Monday, January 25, 2021

Ex-DC detective Ted Williams: Police work in a ‘great state of confusion’

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Police work is currently in a “great state of confusion,” Ted Williams, a former Washington D.C., police detective, warned on “America’s News HQ” on Sunday amid a surge in violent crime in major cities across the country.

In New York City, for example, shootings have nearly doubled — from 698 last year to 1,359 this year as of Nov. 15, according to NYPD figures. 

Shooting victims in the city have more than doubled, from 828 during all of 2019 to 1,667 this year through Nov. 15. There have been 405 homicide victims so far this year, compared to 295 last year.

“When you hear about defunding, disbanding police departments, this certainly is what has created havoc in law enforcement,” Williams, a Fox News contributor, said.  

“And not only that, you’ve got city officials right now who are trying to control police departments and as a result of that, you’ve got chiefs of police in Dallas, for instance, in Seattle, Washington, in Washington, D.C., these chiefs are leaving the police department or resigning because of the fact that they’re not even able to control their own police departments.”

Police chiefs throughout the country have either resigned or accelerated their retirements since the death of George Floyd, a Black man who died in Minneapolis police custody in May. His death was followed by calls for police reform coupled with growing animosity and distrust of law enforcement.

Dallas Police Chief U. Renee Hall announced her resignation in September and didn’t cite a reason for leaving in her resignation letter obtained by Fox News.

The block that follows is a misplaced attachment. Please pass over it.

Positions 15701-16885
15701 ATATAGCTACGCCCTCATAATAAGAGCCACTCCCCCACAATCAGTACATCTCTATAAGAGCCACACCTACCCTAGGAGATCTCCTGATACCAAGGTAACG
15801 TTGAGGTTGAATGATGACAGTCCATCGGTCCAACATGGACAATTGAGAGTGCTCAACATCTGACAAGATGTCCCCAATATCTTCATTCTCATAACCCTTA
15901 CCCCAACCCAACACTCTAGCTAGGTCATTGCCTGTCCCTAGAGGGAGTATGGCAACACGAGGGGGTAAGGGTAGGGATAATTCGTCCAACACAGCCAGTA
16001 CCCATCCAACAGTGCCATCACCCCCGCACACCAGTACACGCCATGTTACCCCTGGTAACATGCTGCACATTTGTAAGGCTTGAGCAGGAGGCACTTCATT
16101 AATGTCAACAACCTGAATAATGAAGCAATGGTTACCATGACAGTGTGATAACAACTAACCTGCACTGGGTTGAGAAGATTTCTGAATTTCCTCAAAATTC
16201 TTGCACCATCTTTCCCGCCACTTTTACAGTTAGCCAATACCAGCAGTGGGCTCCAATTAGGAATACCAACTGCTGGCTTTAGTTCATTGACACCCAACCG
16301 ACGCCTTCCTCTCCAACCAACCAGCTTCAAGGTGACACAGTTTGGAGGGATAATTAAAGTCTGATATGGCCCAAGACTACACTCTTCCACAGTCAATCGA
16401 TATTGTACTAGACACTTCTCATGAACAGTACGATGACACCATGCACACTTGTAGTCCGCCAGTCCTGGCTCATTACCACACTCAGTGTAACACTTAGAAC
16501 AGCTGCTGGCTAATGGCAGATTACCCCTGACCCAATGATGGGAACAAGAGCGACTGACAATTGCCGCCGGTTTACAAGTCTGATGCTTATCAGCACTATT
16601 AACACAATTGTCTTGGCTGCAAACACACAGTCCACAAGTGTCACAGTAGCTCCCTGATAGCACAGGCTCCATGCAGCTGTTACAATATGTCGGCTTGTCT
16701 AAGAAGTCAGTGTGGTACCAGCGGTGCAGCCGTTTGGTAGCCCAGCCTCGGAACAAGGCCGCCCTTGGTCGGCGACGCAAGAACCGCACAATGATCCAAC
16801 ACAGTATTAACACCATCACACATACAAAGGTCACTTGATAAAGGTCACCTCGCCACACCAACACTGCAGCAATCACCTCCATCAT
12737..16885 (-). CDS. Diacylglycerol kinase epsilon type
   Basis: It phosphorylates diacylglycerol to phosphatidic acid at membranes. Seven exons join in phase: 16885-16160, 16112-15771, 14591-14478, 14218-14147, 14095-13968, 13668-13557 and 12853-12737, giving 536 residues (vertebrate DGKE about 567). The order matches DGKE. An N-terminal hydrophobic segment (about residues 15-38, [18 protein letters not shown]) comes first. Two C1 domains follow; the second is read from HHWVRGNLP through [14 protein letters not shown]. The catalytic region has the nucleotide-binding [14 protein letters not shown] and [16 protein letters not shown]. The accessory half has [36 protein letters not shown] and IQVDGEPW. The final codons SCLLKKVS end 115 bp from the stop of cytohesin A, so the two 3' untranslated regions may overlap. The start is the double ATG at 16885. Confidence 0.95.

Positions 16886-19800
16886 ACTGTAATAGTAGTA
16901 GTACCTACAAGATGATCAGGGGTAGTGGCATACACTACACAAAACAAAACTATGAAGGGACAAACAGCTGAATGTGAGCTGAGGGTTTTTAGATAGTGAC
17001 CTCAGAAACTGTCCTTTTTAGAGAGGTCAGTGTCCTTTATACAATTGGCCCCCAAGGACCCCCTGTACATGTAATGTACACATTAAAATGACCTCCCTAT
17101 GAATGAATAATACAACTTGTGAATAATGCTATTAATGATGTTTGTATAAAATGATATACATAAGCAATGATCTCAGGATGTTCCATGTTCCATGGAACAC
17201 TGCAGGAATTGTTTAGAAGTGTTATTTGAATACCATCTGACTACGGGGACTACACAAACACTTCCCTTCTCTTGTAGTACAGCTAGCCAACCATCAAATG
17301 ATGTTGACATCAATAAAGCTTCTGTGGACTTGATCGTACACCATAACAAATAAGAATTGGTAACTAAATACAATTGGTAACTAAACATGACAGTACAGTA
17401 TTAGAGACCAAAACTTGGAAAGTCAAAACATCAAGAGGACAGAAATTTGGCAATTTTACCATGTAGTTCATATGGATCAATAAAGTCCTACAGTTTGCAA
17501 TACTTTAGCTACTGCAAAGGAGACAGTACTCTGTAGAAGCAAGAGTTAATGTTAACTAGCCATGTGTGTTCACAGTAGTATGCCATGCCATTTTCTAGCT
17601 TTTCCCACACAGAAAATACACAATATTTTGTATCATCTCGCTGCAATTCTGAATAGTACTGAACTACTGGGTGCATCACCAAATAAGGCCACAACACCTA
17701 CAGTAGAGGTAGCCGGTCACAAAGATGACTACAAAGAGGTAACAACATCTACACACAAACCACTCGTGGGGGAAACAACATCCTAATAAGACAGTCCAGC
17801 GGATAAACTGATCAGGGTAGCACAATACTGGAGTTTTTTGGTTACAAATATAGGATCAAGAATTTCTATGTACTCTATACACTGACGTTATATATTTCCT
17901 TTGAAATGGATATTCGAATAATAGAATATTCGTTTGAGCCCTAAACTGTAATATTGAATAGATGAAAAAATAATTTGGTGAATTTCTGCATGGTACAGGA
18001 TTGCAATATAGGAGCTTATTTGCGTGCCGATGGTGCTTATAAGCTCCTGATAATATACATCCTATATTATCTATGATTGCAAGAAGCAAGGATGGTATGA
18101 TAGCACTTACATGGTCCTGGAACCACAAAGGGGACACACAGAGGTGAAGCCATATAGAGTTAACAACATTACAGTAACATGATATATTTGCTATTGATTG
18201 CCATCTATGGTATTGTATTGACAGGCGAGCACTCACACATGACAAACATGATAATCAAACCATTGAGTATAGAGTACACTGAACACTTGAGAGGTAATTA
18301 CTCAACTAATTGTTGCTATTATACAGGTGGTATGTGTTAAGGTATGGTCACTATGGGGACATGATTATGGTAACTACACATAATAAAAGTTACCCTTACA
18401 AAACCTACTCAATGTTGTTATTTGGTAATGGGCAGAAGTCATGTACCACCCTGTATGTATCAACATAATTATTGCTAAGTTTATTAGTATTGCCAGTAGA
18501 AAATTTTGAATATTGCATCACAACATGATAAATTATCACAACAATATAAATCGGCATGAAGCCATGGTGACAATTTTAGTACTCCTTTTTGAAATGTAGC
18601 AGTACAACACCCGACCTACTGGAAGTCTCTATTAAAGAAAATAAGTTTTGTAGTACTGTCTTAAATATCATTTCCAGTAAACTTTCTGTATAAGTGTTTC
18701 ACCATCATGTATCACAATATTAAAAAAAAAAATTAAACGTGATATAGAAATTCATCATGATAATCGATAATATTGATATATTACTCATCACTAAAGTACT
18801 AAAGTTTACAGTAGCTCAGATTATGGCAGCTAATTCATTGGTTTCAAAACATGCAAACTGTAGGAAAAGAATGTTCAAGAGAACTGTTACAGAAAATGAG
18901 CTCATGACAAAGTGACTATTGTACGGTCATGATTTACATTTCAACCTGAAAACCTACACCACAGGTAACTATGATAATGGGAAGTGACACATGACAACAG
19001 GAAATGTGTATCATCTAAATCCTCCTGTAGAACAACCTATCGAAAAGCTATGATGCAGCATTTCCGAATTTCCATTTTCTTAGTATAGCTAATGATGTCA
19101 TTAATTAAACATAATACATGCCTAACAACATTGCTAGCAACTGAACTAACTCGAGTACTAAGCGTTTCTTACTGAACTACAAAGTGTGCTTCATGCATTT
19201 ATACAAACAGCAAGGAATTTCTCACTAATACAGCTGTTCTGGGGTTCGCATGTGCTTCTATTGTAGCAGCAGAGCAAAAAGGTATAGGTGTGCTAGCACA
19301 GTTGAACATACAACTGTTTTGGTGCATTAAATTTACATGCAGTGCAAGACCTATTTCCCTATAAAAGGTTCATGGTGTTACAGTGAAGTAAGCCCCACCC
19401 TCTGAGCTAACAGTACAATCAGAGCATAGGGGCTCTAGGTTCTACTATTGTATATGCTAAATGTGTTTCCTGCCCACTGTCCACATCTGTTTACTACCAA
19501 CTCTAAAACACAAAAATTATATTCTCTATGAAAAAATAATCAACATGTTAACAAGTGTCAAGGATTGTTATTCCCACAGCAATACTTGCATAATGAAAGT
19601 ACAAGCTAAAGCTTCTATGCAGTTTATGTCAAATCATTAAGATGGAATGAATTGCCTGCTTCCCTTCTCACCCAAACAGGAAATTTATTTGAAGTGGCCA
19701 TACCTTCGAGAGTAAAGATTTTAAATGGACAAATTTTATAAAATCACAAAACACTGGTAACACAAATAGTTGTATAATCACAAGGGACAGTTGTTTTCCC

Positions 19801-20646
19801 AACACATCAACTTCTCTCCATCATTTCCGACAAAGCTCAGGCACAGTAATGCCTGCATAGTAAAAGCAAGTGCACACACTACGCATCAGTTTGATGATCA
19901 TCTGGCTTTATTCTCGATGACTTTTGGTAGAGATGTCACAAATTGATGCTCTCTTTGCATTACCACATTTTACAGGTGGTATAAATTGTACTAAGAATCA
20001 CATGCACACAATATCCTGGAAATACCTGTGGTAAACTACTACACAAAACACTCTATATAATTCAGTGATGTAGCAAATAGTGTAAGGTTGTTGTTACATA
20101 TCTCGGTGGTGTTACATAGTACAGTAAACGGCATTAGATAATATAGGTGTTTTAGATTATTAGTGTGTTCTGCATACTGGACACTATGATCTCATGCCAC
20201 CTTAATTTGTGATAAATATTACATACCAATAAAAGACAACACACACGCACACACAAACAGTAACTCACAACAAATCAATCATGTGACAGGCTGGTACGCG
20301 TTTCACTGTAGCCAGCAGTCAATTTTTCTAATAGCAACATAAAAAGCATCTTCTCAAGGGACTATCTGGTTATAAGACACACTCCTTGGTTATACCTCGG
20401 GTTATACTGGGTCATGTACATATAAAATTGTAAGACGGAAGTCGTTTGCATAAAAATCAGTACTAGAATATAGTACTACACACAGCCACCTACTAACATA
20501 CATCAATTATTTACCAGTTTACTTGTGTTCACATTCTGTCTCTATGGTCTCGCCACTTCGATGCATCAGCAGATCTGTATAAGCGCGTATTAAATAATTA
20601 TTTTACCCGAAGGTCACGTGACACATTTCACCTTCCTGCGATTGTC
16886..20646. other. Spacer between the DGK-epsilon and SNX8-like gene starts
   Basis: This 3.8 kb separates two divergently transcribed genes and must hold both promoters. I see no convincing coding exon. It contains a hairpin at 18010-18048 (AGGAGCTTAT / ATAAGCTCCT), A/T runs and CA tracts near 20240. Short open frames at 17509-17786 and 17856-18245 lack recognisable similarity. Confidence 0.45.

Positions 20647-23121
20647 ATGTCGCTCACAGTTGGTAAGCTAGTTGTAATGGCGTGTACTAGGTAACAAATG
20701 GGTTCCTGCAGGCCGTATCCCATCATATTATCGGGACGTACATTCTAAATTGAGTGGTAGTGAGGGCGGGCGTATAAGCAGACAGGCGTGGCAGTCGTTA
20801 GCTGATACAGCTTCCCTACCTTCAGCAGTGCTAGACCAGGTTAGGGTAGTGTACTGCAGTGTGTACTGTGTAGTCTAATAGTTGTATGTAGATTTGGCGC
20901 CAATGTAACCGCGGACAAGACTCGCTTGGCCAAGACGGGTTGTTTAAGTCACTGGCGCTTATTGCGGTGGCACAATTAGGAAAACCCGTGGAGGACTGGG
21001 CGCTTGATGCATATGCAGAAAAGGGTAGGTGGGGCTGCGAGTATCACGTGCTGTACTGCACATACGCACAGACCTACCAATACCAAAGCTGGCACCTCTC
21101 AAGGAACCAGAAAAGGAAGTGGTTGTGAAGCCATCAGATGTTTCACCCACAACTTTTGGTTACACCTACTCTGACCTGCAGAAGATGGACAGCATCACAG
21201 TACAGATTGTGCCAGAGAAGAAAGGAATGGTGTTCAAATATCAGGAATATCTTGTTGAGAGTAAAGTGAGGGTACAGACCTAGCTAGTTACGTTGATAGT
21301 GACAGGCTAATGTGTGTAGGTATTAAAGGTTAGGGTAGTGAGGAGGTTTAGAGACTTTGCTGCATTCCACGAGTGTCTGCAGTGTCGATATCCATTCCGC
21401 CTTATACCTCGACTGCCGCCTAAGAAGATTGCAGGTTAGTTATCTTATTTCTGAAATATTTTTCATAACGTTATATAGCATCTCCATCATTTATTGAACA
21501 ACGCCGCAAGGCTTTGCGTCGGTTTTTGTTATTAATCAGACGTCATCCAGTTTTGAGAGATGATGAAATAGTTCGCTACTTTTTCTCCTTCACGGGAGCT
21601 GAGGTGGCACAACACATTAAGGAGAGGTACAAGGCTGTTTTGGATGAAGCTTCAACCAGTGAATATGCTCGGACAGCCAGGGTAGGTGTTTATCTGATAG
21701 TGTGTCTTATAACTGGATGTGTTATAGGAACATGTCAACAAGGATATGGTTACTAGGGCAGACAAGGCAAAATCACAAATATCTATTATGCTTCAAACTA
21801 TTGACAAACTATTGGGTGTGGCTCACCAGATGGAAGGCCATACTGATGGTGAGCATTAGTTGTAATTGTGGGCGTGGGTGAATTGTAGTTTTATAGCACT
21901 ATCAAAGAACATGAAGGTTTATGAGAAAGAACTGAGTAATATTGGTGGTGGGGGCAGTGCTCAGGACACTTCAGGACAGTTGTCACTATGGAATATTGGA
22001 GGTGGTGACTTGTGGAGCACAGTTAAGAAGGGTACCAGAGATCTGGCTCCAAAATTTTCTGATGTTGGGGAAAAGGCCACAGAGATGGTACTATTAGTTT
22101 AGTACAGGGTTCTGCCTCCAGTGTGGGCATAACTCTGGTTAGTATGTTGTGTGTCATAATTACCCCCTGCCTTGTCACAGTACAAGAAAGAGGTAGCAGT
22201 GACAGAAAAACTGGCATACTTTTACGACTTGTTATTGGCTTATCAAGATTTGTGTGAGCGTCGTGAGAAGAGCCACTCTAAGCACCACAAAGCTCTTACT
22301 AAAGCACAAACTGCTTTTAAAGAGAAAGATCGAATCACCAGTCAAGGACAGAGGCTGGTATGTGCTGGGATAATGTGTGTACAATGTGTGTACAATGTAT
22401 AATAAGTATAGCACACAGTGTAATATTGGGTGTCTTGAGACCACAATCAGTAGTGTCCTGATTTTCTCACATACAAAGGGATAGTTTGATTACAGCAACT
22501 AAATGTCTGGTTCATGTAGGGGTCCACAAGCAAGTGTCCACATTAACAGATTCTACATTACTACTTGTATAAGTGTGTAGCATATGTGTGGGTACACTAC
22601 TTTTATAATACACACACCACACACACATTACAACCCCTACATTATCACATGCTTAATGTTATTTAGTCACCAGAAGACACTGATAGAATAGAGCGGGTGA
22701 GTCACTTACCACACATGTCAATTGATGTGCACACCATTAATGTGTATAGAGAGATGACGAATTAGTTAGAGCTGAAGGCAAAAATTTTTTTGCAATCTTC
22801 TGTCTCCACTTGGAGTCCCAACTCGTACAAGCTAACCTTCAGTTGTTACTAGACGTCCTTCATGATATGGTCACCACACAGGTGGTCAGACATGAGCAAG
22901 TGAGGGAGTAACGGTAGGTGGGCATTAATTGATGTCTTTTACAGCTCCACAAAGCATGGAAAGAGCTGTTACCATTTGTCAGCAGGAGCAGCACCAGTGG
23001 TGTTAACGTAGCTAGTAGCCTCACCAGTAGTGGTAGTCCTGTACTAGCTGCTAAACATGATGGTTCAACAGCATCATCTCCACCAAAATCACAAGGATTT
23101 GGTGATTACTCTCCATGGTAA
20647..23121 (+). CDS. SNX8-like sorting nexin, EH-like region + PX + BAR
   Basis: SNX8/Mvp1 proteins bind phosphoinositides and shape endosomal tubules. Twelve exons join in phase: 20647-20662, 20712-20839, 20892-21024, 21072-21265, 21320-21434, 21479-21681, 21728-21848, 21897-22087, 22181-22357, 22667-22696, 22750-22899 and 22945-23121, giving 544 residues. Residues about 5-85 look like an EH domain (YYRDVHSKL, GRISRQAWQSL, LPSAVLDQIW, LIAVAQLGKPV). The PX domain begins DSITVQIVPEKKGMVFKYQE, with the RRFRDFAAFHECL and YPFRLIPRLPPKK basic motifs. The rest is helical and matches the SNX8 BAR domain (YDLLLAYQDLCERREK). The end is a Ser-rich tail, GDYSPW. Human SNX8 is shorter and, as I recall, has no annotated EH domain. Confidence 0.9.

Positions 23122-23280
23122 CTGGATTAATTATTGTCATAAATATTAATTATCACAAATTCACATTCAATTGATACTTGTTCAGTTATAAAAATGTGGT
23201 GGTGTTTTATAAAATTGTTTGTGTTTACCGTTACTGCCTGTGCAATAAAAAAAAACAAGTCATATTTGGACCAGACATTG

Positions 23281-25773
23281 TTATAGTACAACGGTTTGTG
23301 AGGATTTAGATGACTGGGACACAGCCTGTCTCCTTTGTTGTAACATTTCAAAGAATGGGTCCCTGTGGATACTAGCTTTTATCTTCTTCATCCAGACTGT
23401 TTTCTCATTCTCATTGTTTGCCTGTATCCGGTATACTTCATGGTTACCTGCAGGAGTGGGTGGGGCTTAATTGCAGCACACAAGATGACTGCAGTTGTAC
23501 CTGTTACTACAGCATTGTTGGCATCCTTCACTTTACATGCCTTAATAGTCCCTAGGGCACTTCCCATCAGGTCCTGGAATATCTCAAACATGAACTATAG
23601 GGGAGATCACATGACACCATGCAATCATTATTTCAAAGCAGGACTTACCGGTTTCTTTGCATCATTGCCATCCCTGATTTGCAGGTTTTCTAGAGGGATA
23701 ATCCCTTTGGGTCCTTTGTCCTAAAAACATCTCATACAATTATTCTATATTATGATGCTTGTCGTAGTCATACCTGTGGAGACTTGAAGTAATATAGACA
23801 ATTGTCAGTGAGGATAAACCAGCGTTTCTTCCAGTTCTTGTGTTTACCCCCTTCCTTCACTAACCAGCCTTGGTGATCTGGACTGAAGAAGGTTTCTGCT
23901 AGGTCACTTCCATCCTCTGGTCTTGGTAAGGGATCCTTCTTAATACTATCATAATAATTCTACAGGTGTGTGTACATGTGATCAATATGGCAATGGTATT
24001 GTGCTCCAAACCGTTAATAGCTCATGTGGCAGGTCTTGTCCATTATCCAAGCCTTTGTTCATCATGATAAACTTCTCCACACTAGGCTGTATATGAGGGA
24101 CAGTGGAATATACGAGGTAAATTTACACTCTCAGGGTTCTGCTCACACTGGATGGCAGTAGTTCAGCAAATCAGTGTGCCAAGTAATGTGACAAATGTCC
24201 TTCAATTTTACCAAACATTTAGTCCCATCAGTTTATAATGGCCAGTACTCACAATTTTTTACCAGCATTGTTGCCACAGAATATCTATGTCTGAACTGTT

The announcement came shortly after inconsistencies were found in the department’s after-action report detailing the first few nights of protests after Floyd’s death, the Dallas Morning News reported.

Seattle Police Chief Carmen Best recently left the force over efforts by city leaders to slash the police budget. Rochester, N.Y., police Chief La’Ron Singletary said he will leave the department at the end of September following criticism over his handling of the police-involved death of Daniel Prude  earlier this year.

Williams stressed that in police departments across the country “morale is at an all-time low” because officers “do not feel that their supervisors, commanders and city officials have their backs.”

He then pointed to the enforcement of coronavirus restrictions as an example, saying officers are being told by their superiors that they have to focus on making sure people are adhering to those restrictions.

“We have police officers who want to be doing their job in other areas, who are having to micromanage individuals within their homes on how they deal with how many people they have at one setting during this COVID epidemic,” Williams said.  

REINSTATED CORONAVIRUS RESTRICTIONS BY STATE: WHAT YOU NEED TO KNOW

 As coronavirus cases across the country have been surging, some governors have enacted extensive measures, including limiting holiday gatherings in people’s homes.

Oregon Gov. Kate Brown, for example, took a tougher approach before Thanksgiving to enforce her “two-week freeze” order, which would limit the size of social gatherings to no more than six people, Oregon Live reported.  

The governor reportedly warned that violations are misdemeanors punishable by citation or arrest and said she would work with state police and local law enforcement to encourage Oregonians to adhere to her order, according to the news outlet.  

“I really believe dealing with violent crime is more of a prerequisite to what should happen in our society than the virus,” Williams said on Sunday, while acknowledging that “the virus is very important and we do want people to act responsibly.”

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He went on to say that police officers should be allowed to focus on the fact that “homicides are up in most of the major metropolitan cities and the rationale is that it is because people are now indoors.”

Fox News’ Louis Casiano contributed to this report.

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